1. Somehow, your Authentic Self and not your Nurturing Parent is front and centre trying to navigate this new terrain on her own. This is dangerous, because your Authentic Self is still very young and still needs a lot of reassurance and support to behave in a new way and not buy into those old core beliefs. She does not have the capacity to rationalize and empthasize in the way the Nurturing Parent does. She must not be made to handle scary and stressful situations such as boundary setting. You wouldn’t make a five-year-old child go on his own to confront someone about security or approval needs that aren’t being met, so you can’t expect your Authentic Self to have the courage and ability to do so either.

2. Your Drill Sgt. senses the insecurity, fear, and doubt of the Authentic Self and is doing his “motivation through criticism” to try and get you back into a “safe” and familiar place. You will likely hear the Drill Sgt. insisting that your needs are not valid or important. You may be aware of him calling you names, such as, weak, needy, when you are experimenting with acknowledging your feelings and needs to others. I encourage you to acknowledge the Drill Sgt.’s comments and then, as we have discussed, ask him what his intent is. Remember: seek to understand.

The solution? Notice the distress and resistance about boundary setting, and call forth your Adult Nurturing Parent. The Nurturing Parent can then reassure the Authentic Self that her feelings and needs are valid; that she has a right to ask for what she needs and that they, the Nurturing Parent, will take over from here. “Try the hand-on-the-tummy thing here. It really does help to ground you and establish a stronger sense of connection between your Parent and Authentic Self).

Whether you prefer one-on-one counselling (in-person, by phone, or email), our intensive and transformative workshops, the self-help approach with the book, or our Food is Not the Problem Online Membership Program, take action today to have a stress-free relationship with food. Sign up for our free newsletter today (see the left top side of your screen). Newsletter subscribers receive exclusive product discounts and are first in line to get on all the latest new at CEDRIC.

Posted in: 2010, CEDRIC Centre, Relationship with Others, Relationship with Self

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How to Avoid Having “THE” Conversation

conversationOkay, for starters, we all know intuitively what “THE” Conversation means. It’s that big, heavy, sit-down convo that you avoid like the plague. You’ll try every other angle to get the point across and get your needs met before having “the” conversation, and if they all fail you might still not actually do the deed.

If you’re anything like most folks who use food to cope or other harmful coping strategies, before you actually approach someone directly about an issue you’re having with them, you’ll try:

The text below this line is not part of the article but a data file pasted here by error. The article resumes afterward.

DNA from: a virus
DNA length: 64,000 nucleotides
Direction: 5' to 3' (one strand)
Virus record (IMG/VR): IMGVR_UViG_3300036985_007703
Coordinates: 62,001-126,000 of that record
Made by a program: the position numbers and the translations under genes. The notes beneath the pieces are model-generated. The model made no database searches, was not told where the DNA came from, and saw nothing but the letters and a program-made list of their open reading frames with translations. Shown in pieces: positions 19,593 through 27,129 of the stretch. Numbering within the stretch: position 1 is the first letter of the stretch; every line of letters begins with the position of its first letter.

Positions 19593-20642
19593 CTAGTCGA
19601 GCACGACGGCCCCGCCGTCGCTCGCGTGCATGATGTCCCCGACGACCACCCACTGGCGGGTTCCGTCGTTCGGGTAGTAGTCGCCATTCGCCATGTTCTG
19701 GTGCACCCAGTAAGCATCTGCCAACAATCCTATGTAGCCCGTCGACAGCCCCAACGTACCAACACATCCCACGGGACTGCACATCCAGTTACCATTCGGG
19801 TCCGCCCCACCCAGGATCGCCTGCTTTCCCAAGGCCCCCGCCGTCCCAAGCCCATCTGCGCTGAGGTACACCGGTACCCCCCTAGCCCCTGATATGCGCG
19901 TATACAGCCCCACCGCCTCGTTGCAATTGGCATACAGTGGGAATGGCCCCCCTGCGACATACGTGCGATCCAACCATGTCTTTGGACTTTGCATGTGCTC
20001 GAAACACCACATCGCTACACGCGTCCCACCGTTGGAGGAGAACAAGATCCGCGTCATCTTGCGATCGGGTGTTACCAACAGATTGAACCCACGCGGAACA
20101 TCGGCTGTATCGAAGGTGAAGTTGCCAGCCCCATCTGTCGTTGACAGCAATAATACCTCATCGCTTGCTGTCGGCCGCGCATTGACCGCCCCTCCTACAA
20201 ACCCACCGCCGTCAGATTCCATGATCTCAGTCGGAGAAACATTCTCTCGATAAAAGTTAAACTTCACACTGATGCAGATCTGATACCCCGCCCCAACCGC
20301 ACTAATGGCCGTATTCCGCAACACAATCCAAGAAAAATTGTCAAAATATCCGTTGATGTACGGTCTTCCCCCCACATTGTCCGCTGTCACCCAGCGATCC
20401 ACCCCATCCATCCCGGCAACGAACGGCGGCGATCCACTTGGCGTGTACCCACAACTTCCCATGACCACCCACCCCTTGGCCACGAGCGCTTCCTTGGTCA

• Hinting about what you want;
  • Making jokes;
  • Using sarcasm;
  • Talking to others in the loop about it, in the hopes that they will have “the” conversation or that at least it will get back to that person how you’re feeling and you won’t have to tell them yourself;
  • Avoiding the person;
  • Using body language like eye rolls or lack-of -eye contact, and crossed arms to let the person know you’re not a fan of something that they are doing;
  • The silent treatment (simply ignoring them);
  • Using a particular tone with them designed to get them to ask, “What’s up? Have I done something?” Depending on the issue, the tone may range from disappointed, to frustrated, to downright contemptuous.

The only problem is, all of these techniques will fail if the other person is either unwilling to accept responsibility for their behaviour or if they just don’t know that they are doing something to upset or offend you. Unfortunately, this is usually the case.

That’s because people typically don’t engage in behaviours that they know consciously offend or upset other people. Don’t get me wrong. People definitely do play head games at times but usually that behaviour is pretty easy to spot, and I do believe that those folks that are intentionally messing with our minds are fewer and farther between than you may imagine.

The truth is, the person who is frustrating you or hurting your feelings or downright scaring you with their behaviour or demeanor, is very likely completely unaware that they are having that impact. They are very likely working from a perception of themselves that puts their behaviour in the best light, where, at least to them, it makes perfect sense and is completely acceptable.

So, imagine their shock when you sit down with them and have “THE” convo! If you’ve tried the techniques listed above to try and give them the message prior to “the” conversation, you are likely to be sitting across from someone who is less than comfortable with you because you’ve been behaving a little weird or downright standoffishly, but they don’t know why. You’re also far more likely to elicit a defensive reaction (a closed mind or an angry retort) when the person is, in their mind, hearing about your problem with them for the first time in a fairly intense way.